You've heard about his private jet, fancy mansion and sports car collection -- not to mention the cutthroat business practices that helped him attain all these things. He's the CEO of your company, and you're probably lucky if he knows your name.
Well, this is the stereotypical portrait of a CEO, anyway. In reality, yours might be a nice, down-to-earth guy, or he may be a she. Regardless, CEOs have a reputation for living luxuriously, having keen business minds and striking fear into the hearts of employees whenever they happen to drop in.
In corporate culture, a chief executive officer, or CEO, is the big boss. CEOs may not do the nitty-gritty hirings and firings themselves, but they run the show. They're in charge of setting strategy, company goals and making the high-end decisions. Because this is a big job, they delegate many of their powers to other executives. Employees can question a CEO's judgment, but only at their own risk. That's not to say CEOs are untouchable or have unchecked power. Although he or she may be top dog in the office, the CEO must answer to a board of directors.
Nevertheless, the power associated with the position often generates suspicion and controversy. When a company is suffering through a tough quarter and sends word to its employees that there won't be any Christmas bonus this year, it certainly looks bad to see a CEO take an increase in salary and fly off on vacation in the company jet. It's also suspicious when a company's CEO serves simultaneously as chairman of the board of directors. What's more, the position draws heightened scrutiny these days after such corporate scandals as Enron exposed CEOs abusing their power.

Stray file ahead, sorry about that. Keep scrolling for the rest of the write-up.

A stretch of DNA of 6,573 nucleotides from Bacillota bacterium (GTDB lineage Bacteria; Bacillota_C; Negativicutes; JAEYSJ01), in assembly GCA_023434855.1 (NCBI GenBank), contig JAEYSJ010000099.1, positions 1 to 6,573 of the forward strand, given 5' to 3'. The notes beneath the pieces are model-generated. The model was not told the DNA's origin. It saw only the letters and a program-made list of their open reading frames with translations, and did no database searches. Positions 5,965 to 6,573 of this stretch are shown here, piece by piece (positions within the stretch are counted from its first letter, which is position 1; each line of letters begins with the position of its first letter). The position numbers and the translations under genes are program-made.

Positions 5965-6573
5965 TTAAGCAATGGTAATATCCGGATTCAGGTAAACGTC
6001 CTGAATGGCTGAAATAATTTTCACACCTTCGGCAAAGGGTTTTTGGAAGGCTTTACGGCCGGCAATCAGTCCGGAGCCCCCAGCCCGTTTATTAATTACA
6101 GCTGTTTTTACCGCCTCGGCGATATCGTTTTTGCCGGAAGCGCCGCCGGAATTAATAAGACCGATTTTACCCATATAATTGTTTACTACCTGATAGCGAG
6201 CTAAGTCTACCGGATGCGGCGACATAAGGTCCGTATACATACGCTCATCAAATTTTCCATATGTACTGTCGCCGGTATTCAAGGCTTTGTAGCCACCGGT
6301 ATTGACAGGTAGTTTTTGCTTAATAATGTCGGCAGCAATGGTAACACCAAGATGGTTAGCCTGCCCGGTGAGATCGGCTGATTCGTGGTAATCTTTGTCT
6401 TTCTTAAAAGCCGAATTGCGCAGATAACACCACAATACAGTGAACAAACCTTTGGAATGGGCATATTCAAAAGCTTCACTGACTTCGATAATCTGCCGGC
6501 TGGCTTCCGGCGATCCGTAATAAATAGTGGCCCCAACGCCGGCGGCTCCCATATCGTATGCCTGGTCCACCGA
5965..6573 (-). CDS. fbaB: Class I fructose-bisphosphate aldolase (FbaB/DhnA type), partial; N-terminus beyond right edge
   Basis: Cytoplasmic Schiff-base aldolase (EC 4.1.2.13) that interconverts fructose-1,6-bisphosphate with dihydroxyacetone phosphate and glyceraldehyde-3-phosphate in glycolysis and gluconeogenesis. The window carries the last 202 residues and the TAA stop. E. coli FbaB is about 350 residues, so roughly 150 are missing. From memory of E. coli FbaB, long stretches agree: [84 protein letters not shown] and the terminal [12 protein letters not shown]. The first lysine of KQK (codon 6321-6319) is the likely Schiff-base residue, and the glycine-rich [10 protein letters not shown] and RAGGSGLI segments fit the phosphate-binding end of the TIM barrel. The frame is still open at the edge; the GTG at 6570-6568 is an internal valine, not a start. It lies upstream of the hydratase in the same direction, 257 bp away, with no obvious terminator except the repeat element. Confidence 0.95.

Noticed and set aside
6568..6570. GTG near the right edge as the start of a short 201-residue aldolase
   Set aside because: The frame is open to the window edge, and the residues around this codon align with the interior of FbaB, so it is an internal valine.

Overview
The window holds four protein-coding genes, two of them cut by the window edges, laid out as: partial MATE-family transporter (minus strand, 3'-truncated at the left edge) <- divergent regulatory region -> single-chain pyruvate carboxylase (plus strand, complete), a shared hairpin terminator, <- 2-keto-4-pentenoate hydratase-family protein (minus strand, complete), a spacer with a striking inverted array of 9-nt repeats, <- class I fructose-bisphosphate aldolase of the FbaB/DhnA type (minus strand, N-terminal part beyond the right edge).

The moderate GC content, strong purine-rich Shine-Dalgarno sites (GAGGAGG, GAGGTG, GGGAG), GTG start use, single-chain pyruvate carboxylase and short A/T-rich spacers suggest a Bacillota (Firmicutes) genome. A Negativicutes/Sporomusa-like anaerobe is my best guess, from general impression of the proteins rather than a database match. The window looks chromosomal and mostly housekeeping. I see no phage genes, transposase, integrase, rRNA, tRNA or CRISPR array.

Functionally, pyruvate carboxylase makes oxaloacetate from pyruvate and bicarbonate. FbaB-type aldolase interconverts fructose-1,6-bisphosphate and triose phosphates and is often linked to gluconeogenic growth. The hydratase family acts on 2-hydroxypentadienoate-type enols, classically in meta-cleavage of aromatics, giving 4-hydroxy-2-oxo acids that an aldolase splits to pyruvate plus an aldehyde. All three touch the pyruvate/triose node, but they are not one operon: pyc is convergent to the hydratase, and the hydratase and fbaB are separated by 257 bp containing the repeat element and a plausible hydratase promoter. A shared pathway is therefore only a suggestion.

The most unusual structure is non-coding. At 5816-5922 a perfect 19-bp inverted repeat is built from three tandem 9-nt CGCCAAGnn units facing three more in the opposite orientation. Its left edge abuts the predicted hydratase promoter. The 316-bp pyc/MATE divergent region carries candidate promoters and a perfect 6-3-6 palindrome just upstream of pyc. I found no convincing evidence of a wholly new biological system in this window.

Before we delve into these and other controversies that swarm around CEOs, we need to understand what these officers do. It can be difficult to define a CEO's responsibilities due to the fact that every company's CEO is different. Because they hold the top internal position in a corporation, CEOs get to decide which duties they want to take on personally and which they want to delegate. And because every corporation has its own culture and various industries operate on different corporate structures, we'll have to look at the role from a general perspective. Let's start with a brief overview of how corporations work.